We have already seen how to train linear
networks by gradient descent. In trying to do the same for multi-layer
networks we encounter a difficulty: we don't have any target values for
the hidden units. This seems to be an insurmountable problem - how could
we tell the hidden units just what to do? This unsolved question was in
fact the reason why neural networks fell out of favor after an initial
period of high popularity in the 1950s. It took 30 years before the
error backpropagation (or in short: backprop) algorithm
popularized a way to train hidden units, leading to a new wave of neural
network research and applications.
In principle, backprop provides a way to train networks with any number
of hidden units arranged in any number of layers. (There are clear
practical limits, which we will discuss later.) In fact, the network does
not have to be organized in layers - any pattern of connectivity that
permits a partial ordering of the nodes from input to output is
allowed. In other words, there must be a way to order the units such that
all connections go from "earlier" (closer to the input) to "later" ones
(closer to the output). This is equivalent to stating that their connection
pattern must not contain any cycles. Networks that respect this constraint
are called feedforward networks; their connection pattern forms a
directed acyclic graph or dag.
We want to train a multi-layer feedforward network by gradient descent to
approximate an unknown function, based on some training data consisting
of pairs (x,t). The vector x represents a pattern of input
to the network, and the vector t the corresponding target
(desired output). As we have seen before, the overall gradient with
respect to the entire training set is just the sum of the gradients for
each pattern; in what follows we will therefore describe how to compute
the gradient for just a single training pattern.
As before, we will number the units, and denote the weight from unit
j to unit i by wij.
the error signal for unit j:
the (negative) gradient for weight wij:
the set of nodes anterior to unit i:
the set of nodes posterior to unit j:
- The gradient.
As we did for linear networks before,
we expand the gradient into two factors by use of the chain rule:
The first factor is the error of unit i. The second is
Putting the two together, we get
To compute this gradient, we thus need to know the activity and the error
for all relevant nodes in the network.
- Forward activaction.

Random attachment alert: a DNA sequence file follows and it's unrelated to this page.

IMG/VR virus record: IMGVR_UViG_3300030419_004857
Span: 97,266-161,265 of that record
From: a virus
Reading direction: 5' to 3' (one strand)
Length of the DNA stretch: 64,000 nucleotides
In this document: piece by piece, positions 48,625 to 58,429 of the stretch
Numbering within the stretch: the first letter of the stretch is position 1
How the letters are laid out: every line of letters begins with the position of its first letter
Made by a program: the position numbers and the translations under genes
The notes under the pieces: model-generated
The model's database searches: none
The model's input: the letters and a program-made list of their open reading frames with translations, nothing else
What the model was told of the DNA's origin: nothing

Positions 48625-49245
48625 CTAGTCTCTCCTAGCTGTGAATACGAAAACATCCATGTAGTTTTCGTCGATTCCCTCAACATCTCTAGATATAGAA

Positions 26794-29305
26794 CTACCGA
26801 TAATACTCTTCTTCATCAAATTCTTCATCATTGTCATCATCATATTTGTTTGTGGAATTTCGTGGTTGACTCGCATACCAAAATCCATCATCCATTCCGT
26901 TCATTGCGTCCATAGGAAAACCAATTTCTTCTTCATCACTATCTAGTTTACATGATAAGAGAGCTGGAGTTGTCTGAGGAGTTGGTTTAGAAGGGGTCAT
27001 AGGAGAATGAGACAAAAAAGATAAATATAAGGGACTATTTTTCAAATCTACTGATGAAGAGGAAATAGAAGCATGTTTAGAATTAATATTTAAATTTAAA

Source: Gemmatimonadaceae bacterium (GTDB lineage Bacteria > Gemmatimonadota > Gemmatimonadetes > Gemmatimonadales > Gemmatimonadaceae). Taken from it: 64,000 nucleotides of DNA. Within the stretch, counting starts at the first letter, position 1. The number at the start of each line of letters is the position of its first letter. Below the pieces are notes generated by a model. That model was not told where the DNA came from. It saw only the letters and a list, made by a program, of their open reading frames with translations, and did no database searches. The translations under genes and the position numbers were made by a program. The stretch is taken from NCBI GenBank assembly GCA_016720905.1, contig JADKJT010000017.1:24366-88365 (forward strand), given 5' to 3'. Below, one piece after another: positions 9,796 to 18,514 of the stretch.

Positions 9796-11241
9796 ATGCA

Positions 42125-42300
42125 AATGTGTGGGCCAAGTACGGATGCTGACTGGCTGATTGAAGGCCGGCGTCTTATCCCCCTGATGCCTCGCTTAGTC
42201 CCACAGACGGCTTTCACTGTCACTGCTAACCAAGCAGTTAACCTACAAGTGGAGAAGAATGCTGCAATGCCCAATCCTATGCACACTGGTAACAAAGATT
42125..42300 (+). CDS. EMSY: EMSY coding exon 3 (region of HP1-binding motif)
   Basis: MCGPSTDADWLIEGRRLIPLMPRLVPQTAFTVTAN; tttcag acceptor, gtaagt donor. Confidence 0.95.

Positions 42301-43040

The activity of the input units
is determined by the network's external input x. For all other
units, the activity is propagated forward:
Note that before the activity of unit i can be calculated, the
activity of all its anterior nodes (forming the set Ai)
must be known. Since feedforward networks do not contain cycles,
there is an ordering of nodes from input to output that respects
- Calculating output error.
Assuming that we are using the sum-squared loss
the error for output unit o is simply
- Error backpropagation.
For hidden units, we must propagate the error back from the output nodes
(hence the name of the algorithm). Again using the chain rule, we can
expand the error of a hidden unit in terms of its posterior nodes:
Of the three factors inside the sum, the first is just the error of node
i. The second is
while the third is the derivative of node j's activation function:
For hidden units h that use the tanh activation function, we can make use
of the special identity
tanh(u)' = 1 - tanh(u)2, giving us
Putting all the pieces together we get
Note that in order to calculate the error for unit j, we must first
know the error of all its posterior nodes (forming the set Pj).
Again, as long as there are no cycles in the network, there is an ordering
of nodes from the output back to the input that respects this condition.
For example, we can simply use the reverse of the order in which activity
was propagated forward.
For layered feedforward networks that are fully connected
- that is, each node in a given layer connects to every node in
the next layer - it is often more convenient to write the backprop
algorithm in matrix notation rather than using more general graph
form given above. In this notation, the biases weights, net inputs,
activations, and error signals for all units in a layer are combined
into vectors, while all the non-bias weights from one layer to the
next form a matrix W. Layers are numbered from 0 (the input layer)
to L (the output layer). The backprop algorithm then looks as follows:
You can see that this notation is significantly more compact than the graph
form, even though it describes exactly the same sequence of operations.
- Initialize the input layer:
- Propagate activity forward: for l = 1, 2, ..., L,
where bl is the vector of bias weights.
- Calculate the error in the output layer:
- Backpropagate the error: for l = L-1, L-2, ..., 1,
where T is the matrix transposition operator.
- Update the weights and biases:
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